EXCLUSIVE INTERVIEWS

"There are two elements to what we are trying to do - to produce players for Manchester United and to help them get a career in the game [if it's not here]."

- Brian McClair, Academy manager

Pictured: James Wilson celebrates scoring for United's U19s.

15/01/2014 15:47, Report by Adam Marshall
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McClair proud of record

In a recent issue of Inside United, Manchester United Academy manager Brian McClair outlined the youth system's objectives - to prepare players for the first team at Old Trafford or at least in football elsewhere...

How would you assess the recent success of United's youth system?
We are in the third generation of youth development since Sir Alex came down here from Scotland. He reinvigorated the policy that was started by Sir Matt Busby and Jimmy Murphy. Going back all the way to then, they understood the possibility of developing your own young players. Sir Alex did that and had unbelievable success with it. What we’re delighted with, and I’m sure Sir Alex would be the first to say it, is the number of players who have come through that system over the last 20-odd years who have earned and are still earning a living in football. So we think, as a school of football, we’re right up there with any Academy. I’m fairly confident we have more people earning a living from the game than anyone else, in terms of the pure numbers. 

Is it important that youngsters who come through the system have a career in the game, even if it's away from United?
Yes, because, when you start looking at six- and seven-year-old boys locally, and signing them on at eight, you have to be confident when you say to them and their parents that a certain number of them will do that. You don’t know at eight which ones they are because things change all the way along the pathway but we know, because of the results and end productivity, that a number will progress. If everything maps out, if they want to put the work in and the time, then they will earn a living as a professional footballer. All these players that have come through, a lot of them have been involved since they were pre-Academy age at development centres.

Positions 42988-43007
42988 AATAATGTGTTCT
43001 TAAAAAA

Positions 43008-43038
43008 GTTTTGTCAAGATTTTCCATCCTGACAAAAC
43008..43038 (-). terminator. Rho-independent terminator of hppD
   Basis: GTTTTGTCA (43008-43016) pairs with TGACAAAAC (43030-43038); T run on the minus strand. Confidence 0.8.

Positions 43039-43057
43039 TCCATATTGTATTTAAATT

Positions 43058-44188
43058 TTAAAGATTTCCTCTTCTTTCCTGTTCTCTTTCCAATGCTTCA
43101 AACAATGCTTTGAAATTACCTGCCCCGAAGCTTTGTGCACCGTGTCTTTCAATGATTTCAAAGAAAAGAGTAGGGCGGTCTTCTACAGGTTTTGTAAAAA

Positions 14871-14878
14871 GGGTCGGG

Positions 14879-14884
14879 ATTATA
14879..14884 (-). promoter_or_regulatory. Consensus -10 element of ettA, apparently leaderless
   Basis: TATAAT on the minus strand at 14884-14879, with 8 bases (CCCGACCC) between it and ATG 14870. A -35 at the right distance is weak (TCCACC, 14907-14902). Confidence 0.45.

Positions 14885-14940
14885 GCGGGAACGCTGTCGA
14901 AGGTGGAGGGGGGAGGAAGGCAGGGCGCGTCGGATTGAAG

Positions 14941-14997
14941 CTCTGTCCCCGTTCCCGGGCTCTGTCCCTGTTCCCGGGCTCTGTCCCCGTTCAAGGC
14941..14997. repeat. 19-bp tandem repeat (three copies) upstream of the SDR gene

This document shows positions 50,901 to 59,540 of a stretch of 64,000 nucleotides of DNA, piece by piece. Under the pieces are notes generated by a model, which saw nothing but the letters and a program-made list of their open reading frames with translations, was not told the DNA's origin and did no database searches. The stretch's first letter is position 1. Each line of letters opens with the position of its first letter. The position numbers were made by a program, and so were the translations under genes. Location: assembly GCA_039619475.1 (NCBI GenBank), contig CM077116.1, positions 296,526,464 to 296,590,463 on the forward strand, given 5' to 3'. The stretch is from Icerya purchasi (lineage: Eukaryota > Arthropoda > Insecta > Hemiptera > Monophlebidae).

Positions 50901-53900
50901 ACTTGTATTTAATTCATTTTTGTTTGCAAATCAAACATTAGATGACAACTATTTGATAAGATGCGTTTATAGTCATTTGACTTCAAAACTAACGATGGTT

Would you agree with your colleague Paul McGuinness that fun needs to be part of a player's development?
Fun is the operative word. Everybody should have fun all the way through to the first team. Even then, they should have fun even if, ultimately, winning is the key and the priority. It’s a sport and being part of it should be fun – that’s crucial for me from whatever age, be it five years old or just outside the first team. Everybody who is involved, the coaching staff and the players, should be enjoying it because it’s a wonderful industry to be involved in and

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